The ICC has made a slight but significant alteration to the 2.5m rule, the most controversial segment of its decision review system (DRS) used in this World Cup, to enable more consistent application by the umpires. The change to the DRS rule No. 3.3 - which expands the umpire's scope for interpretation - follows its contrary usage in the first two weeks of the competition.

An ICC spokesperson confirmed to ESPNcricinfo that the umpires have "changed the protocol" in the clause to ensure a "consistency" of on-field umpires when using the DRS pertaining to not out lbw reviews.

A directive has gone out from the ICC's Umpires & Referees manager to all umpires that if an lbw appeal shows that even though there may be a distance between the stumps and the point of impact of 2.5m or greater, the on-field umpire can think of reversing the decision even if the replay shows that the ball is hitting "any part of the middle" stump.

The previous rule required that the leg-before could be reversed - by the on-field umpire - only if the replay showed that the ball was hitting the middle stump dead centre. This change in the 'protocol' was brought into play in the India v Ireland match in Bangalore, when umpire Rod Tucker reversed his lbw decision against Alex Cusack off the bowling of Yuvraj Singh. Tucker was heard on the stump microphone asking third umpire Marais Erasmus to let him know whether the ball was hitting "any part of the middle stump." The third umpire, it was confirmed, was also required to give the on-field umpire "all relevant information" during an lbw review and not merely specific pieces of information during the DRS process.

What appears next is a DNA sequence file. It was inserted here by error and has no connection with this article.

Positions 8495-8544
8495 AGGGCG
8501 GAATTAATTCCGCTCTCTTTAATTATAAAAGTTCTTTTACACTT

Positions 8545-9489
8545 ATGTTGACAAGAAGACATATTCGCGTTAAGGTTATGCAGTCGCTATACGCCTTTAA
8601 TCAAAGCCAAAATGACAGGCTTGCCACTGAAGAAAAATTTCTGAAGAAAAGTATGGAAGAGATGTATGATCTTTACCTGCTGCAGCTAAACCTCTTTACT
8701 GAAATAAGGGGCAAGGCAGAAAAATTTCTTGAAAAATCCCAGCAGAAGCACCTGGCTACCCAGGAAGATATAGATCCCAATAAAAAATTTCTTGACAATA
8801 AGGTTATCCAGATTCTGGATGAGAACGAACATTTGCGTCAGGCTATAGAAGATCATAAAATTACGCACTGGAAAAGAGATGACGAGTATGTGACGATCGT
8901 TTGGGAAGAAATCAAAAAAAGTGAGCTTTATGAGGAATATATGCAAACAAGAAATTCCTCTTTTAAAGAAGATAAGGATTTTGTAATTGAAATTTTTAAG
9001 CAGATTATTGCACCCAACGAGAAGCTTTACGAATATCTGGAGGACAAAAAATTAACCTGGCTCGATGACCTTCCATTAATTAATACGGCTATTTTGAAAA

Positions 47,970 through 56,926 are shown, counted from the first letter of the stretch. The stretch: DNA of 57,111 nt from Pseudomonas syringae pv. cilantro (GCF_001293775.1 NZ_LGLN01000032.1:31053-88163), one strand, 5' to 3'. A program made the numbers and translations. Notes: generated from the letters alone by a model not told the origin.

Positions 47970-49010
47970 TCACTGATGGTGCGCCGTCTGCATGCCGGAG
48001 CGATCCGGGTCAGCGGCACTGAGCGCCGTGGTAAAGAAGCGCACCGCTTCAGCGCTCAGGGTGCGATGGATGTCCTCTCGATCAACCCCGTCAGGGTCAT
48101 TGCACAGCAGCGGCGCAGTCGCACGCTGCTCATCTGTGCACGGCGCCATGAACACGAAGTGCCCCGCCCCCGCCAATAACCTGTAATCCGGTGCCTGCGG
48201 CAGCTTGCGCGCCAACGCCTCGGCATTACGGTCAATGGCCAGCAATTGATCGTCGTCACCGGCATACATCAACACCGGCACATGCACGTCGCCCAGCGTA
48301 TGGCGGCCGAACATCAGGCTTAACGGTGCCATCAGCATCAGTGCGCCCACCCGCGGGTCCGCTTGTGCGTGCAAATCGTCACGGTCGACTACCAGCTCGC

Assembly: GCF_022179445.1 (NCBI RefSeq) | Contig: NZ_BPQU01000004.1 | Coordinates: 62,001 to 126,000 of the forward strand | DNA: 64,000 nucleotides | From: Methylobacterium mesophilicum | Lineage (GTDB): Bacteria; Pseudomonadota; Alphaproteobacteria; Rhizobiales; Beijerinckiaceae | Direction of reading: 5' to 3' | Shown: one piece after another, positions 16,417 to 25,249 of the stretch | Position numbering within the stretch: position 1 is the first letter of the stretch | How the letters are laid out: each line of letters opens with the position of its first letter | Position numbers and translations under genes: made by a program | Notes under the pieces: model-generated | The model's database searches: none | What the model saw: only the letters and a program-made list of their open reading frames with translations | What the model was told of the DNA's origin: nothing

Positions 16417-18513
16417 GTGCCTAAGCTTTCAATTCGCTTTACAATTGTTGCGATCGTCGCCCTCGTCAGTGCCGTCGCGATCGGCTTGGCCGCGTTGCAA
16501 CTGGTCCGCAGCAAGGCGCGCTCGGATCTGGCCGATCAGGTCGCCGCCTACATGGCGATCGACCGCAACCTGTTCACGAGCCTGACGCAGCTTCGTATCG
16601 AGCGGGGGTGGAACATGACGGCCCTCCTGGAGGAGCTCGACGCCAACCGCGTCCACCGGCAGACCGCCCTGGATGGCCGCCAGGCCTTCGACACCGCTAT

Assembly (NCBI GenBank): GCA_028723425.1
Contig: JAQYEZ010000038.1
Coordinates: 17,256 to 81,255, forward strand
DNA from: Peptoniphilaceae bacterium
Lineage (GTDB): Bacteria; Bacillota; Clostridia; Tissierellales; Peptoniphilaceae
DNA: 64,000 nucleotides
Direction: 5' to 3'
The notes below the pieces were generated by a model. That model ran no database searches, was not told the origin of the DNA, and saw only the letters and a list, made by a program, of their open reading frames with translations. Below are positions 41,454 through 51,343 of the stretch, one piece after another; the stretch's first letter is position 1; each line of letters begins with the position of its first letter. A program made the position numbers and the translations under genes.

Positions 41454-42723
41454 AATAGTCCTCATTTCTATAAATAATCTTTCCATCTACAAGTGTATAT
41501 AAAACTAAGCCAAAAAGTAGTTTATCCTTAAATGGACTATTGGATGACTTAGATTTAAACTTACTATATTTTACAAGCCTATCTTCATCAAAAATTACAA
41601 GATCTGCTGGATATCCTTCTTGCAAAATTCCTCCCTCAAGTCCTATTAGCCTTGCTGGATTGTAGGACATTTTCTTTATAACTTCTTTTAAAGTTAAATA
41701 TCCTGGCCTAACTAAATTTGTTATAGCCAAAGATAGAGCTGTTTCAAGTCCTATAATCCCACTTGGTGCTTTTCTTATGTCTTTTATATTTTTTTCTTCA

Teams had also been informed of this alteration in the rule and Yuvraj said later that while he "did not understand the 2.5 rule much", he knew it had been what he called "removed." He said the current rule stated that if, "the ball is hitting the line, it's out... I was just discussing it with Dhoni, so I took the referral."

The application of the same 2.5m rule had led to two contrasting reviews under the DRS last week, one involving Ian Bell - in England's match against India - and the other the Zimbabwe captain Elton Chigumbura against New Zealand. Both batsmen were struck well forward from the stumps but the not out decision against Bell's was not overturned while Chigumbura was declared out.

The 2.5m clause was included in the DRS rules following the expert view that the predictive path of the ball-tracker technology (in this case Hawk Eye) lost its accuracy when the distance between the point of impact and the stumps was greater than 2.5m.

Sharda Ugra is senior editor at ESPNcricinfo